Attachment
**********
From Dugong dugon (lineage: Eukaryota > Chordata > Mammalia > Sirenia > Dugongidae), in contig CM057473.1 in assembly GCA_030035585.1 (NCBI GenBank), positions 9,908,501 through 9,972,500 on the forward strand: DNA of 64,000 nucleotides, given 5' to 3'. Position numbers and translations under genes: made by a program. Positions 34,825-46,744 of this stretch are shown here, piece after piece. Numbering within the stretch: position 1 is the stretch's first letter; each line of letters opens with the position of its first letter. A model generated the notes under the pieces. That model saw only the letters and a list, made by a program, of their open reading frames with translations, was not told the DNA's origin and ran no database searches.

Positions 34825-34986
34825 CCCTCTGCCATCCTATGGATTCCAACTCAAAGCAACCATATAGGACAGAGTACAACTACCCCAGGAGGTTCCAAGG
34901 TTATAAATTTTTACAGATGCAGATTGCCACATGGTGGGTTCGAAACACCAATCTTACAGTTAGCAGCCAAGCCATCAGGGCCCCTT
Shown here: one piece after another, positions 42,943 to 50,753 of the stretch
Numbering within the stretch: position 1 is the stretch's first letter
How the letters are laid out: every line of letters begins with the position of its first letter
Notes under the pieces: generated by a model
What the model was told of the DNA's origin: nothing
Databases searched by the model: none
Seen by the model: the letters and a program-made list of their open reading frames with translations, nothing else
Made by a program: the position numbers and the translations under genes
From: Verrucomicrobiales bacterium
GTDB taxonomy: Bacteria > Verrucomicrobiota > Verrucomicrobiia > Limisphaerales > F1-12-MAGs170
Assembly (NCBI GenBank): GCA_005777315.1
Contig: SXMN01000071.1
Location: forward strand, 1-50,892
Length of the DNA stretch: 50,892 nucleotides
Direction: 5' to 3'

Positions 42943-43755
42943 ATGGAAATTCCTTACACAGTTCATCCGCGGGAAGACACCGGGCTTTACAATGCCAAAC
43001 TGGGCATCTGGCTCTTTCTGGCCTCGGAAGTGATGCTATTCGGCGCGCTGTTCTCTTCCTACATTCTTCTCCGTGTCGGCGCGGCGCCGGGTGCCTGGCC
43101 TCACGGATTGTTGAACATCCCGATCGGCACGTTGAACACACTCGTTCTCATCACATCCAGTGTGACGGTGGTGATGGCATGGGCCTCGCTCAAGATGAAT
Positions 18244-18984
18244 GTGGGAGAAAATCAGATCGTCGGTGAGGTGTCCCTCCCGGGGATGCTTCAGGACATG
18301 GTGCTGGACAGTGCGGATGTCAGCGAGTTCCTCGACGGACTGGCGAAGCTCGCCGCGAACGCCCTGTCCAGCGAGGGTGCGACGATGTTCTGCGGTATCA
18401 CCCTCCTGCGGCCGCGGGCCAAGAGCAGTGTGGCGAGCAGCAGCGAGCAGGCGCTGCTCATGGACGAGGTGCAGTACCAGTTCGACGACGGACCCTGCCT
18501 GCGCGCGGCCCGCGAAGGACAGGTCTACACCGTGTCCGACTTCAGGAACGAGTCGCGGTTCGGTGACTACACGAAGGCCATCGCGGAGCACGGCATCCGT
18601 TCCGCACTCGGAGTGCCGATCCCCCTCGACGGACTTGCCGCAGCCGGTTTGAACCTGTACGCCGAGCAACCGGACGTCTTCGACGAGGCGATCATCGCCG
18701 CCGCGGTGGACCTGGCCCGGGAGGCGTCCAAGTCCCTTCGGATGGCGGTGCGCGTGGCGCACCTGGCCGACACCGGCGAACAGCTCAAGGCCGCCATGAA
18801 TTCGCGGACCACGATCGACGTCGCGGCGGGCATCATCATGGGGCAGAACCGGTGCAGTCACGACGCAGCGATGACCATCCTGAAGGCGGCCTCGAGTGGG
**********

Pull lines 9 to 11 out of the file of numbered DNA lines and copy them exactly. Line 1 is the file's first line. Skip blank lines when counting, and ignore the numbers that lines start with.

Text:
What the model was told of the DNA's origin: nothing
Databases searched by the model: none
Seen by the model: the letters and a program-made list of their open reading frames with translations, nothing else